Thursday, 25 September 2008 20:00

Borderline issues

Local distributors are an excellent resource to help companies penetrate global markets. But the distribution of products in non-U.S. jurisdictions presents legal challenges that business owners need to consider when structuring distributor relationships.

“Local laws will differ in each jurisdiction, although the European Union has adopted various directives intended to create a consistent body of distribution laws and regulations for the member countries,” said Mary Wasik, partner, Corporate Practice Group, Levenfeld Pearlstein, LLC in Chicago. “Obtaining competent and responsive local counsel is recommended to provide the necessary guidance.”

Smart Business asked Wasik why non-competition restrictions may not be permissible overseas, how to best protect intellectual property and what to consider when terminating a foreign distributing relationship.

How should a foreign distribution network be structured?

Your decision to distribute products through third-party distributors or through sales agents will depend upon the nature of your product and the market in which it is distributed. The laws and regulations of the applicable jurisdiction may provide your distributor with certain rights and benefits and impose obligations on you, which vary with the legal structure of your relationship.

Can you restrict a distributor from selling competing products?

In the U.S., you may restrict a distributor from selling competing products during the period of your relationship and for some time after the relationship ends. The European Union has, however, adopted strict regulations regarding restrictions on competition. Non-competition restrictions are not permissible when they reduce the availability of competitive goods in the relevant markets where the goods are sold or purchased. If restrictions are permitted, you can prohibit a distributor from distributing competitive goods during the term of your relationship, and then only up to five years. Restrictions after termination are only permitted for up to one year, if necessary to protect your substantial and indispensable techniques and know-how. It is not an infringement of EU regulations if you require that nonpublic proprietary information be kept confidential. The decision to impose a restrictive covenant and the likelihood of enforceability should be addressed with local counsel, particularly if there is a risk that information, techniques and knowhow given to a distributor might be shared with a competitor.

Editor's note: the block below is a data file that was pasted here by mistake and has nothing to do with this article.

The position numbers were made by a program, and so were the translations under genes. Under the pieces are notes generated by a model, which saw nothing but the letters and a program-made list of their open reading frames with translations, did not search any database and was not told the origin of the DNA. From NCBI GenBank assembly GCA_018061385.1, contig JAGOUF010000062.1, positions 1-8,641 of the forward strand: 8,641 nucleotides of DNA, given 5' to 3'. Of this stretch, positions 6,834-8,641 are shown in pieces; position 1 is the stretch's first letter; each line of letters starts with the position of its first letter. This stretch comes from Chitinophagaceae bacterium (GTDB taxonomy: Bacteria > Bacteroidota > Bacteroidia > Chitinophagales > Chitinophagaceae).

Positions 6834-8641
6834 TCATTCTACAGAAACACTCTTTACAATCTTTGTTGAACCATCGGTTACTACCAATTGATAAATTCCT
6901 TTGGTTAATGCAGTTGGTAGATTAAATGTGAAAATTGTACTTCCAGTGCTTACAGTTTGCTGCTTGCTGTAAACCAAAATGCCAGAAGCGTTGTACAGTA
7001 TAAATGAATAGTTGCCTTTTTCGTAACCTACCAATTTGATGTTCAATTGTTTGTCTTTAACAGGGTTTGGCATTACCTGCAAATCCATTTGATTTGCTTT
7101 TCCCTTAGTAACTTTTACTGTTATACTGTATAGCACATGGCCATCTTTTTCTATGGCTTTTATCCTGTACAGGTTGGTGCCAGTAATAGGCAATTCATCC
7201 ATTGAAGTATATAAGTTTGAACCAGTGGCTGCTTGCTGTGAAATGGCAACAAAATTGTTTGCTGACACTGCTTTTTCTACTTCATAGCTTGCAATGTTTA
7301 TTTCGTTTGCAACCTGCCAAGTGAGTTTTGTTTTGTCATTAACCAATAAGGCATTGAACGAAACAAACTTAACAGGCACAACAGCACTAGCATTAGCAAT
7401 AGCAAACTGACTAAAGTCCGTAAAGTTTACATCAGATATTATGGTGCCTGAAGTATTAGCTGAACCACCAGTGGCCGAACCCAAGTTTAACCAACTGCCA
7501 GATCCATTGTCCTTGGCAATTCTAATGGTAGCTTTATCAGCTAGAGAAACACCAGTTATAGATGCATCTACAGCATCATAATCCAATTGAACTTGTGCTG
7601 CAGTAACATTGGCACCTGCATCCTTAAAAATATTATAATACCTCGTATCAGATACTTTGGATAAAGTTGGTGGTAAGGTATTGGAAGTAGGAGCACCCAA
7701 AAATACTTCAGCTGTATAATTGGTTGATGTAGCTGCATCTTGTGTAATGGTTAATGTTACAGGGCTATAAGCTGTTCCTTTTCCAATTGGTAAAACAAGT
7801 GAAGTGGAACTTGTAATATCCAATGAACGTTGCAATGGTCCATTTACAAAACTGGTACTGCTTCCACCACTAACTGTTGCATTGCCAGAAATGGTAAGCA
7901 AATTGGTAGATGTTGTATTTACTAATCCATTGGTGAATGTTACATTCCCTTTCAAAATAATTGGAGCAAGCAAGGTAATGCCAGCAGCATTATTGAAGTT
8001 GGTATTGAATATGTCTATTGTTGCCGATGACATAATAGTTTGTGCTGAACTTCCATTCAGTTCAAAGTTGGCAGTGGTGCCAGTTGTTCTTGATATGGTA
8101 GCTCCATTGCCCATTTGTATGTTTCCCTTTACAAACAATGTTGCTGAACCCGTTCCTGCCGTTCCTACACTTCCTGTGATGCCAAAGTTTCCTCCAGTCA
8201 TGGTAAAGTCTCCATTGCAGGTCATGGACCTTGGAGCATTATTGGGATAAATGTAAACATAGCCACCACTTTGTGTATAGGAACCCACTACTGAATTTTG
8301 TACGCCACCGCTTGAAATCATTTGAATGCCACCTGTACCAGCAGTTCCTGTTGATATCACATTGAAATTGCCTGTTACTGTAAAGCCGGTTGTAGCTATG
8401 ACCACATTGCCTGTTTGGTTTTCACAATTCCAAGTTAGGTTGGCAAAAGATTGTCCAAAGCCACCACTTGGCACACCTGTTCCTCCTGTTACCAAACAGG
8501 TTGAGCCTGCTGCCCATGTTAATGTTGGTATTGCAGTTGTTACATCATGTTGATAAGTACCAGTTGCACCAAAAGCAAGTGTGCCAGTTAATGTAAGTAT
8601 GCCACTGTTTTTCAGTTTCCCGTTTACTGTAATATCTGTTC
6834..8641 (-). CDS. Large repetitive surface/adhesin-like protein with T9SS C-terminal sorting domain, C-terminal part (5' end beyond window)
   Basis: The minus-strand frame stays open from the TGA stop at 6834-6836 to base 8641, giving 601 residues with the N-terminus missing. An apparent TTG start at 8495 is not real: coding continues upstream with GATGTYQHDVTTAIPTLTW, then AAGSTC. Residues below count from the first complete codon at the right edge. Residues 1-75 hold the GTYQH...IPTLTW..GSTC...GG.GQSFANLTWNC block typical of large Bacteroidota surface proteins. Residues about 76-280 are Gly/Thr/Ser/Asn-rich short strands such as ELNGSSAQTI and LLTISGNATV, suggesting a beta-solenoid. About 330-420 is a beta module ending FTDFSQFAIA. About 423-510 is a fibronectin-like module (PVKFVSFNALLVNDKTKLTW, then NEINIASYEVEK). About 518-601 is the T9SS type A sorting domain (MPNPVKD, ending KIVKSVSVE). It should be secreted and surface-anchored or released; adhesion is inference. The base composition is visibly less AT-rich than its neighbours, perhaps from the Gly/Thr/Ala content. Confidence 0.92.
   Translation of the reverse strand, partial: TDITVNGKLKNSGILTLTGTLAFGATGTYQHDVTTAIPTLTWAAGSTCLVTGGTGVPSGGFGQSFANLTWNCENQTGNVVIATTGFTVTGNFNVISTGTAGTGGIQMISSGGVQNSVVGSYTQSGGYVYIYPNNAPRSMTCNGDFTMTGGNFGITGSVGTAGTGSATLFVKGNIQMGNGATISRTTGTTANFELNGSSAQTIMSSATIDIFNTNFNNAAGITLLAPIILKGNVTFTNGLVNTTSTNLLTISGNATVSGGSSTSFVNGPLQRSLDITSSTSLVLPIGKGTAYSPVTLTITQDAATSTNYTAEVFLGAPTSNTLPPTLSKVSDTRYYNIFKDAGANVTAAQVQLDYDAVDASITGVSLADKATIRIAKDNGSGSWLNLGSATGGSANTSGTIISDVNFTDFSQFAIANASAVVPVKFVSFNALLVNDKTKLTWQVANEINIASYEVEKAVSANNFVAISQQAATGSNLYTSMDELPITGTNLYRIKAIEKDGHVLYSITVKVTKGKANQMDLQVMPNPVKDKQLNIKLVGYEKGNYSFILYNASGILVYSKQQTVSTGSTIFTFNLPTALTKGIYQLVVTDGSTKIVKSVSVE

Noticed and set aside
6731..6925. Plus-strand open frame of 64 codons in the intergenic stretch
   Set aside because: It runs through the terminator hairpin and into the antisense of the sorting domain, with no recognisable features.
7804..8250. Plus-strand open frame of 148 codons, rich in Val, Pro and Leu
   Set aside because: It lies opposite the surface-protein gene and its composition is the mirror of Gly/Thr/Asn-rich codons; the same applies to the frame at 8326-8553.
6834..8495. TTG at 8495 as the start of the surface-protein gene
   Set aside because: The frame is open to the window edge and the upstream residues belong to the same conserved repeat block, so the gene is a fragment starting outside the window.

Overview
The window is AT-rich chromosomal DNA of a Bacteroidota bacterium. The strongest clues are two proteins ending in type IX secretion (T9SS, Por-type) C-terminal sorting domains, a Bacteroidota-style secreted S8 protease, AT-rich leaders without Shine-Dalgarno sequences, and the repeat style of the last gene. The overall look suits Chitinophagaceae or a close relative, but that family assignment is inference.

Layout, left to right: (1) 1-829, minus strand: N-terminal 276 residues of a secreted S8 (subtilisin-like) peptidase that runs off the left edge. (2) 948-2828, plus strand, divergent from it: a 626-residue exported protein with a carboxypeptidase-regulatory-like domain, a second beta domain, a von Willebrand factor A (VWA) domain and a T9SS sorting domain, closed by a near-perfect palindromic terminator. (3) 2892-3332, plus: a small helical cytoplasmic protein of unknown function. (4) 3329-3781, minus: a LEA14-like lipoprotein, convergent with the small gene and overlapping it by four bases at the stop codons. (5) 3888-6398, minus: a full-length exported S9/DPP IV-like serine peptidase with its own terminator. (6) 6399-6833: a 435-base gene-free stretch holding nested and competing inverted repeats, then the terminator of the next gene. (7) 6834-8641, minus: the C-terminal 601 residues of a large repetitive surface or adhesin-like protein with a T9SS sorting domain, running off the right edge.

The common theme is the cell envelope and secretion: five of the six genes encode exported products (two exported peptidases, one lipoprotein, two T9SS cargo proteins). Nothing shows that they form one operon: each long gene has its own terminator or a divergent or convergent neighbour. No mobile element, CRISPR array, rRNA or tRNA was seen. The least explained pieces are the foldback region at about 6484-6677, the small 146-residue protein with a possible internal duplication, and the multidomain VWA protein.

What should be considered before a distribution relationship is terminated?